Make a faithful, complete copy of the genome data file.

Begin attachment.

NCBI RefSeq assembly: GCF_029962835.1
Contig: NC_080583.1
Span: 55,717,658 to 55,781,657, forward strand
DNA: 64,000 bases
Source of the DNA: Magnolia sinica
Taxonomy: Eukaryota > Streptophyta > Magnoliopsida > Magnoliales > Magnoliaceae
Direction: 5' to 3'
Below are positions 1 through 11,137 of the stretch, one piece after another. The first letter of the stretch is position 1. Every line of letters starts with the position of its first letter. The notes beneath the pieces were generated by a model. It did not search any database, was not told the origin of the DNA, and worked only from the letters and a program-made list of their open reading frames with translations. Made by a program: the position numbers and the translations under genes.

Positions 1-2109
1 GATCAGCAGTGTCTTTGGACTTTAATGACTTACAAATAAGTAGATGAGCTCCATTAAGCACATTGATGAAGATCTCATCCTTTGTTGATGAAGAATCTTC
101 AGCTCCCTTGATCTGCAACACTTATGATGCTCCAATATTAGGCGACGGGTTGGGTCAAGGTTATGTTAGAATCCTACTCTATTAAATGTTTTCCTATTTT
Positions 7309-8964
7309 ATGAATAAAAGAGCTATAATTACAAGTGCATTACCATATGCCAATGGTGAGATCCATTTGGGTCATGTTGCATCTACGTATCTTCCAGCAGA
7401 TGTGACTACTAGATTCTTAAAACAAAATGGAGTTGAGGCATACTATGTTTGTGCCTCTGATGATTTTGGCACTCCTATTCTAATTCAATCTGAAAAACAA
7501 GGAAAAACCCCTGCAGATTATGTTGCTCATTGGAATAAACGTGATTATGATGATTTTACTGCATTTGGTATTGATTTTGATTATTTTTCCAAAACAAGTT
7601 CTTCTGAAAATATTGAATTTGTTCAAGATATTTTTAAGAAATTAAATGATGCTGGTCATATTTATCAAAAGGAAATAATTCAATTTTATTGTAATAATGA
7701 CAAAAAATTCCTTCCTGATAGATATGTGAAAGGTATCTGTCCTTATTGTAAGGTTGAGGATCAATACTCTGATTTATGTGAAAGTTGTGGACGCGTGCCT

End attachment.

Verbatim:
NCBI RefSeq assembly: GCF_029962835.1
Contig: NC_080583.1
Span: 55,717,658 to 55,781,657, forward strand
DNA: 64,000 bases
Source of the DNA: Magnolia sinica
Taxonomy: Eukaryota > Streptophyta > Magnoliopsida > Magnoliales > Magnoliaceae
Direction: 5' to 3'
Below are positions 1 through 11,137 of the stretch, one piece after another. The first letter of the stretch is position 1. Every line of letters starts with the position of its first letter. The notes beneath the pieces were generated by a model. It did not search any database, was not told the origin of the DNA, and worked only from the letters and a program-made list of their open reading frames with translations. Made by a program: the position numbers and the translations under genes.

Positions 1-2109
1 GATCAGCAGTGTCTTTGGACTTTAATGACTTACAAATAAGTAGATGAGCTCCATTAAGCACATTGATGAAGATCTCATCCTTTGTTGATGAAGAATCTTC
101 AGCTCCCTTGATCTGCAACACTTATGATGCTCCAATATTAGGCGACGGGTTGGGTCAAGGTTATGTTAGAATCCTACTCTATTAAATGTTTTCCTATTTT
Positions 7309-8964
7309 ATGAATAAAAGAGCTATAATTACAAGTGCATTACCATATGCCAATGGTGAGATCCATTTGGGTCATGTTGCATCTACGTATCTTCCAGCAGA
7401 TGTGACTACTAGATTCTTAAAACAAAATGGAGTTGAGGCATACTATGTTTGTGCCTCTGATGATTTTGGCACTCCTATTCTAATTCAATCTGAAAAACAA
7501 GGAAAAACCCCTGCAGATTATGTTGCTCATTGGAATAAACGTGATTATGATGATTTTACTGCATTTGGTATTGATTTTGATTATTTTTCCAAAACAAGTT
7601 CTTCTGAAAATATTGAATTTGTTCAAGATATTTTTAAGAAATTAAATGATGCTGGTCATATTTATCAAAAGGAAATAATTCAATTTTATTGTAATAATGA
7701 CAAAAAATTCCTTCCTGATAGATATGTGAAAGGTATCTGTCCTTATTGTAAGGTTGAGGATCAATACTCTGATTTATGTGAAAGTTGTGGACGCGTGCCT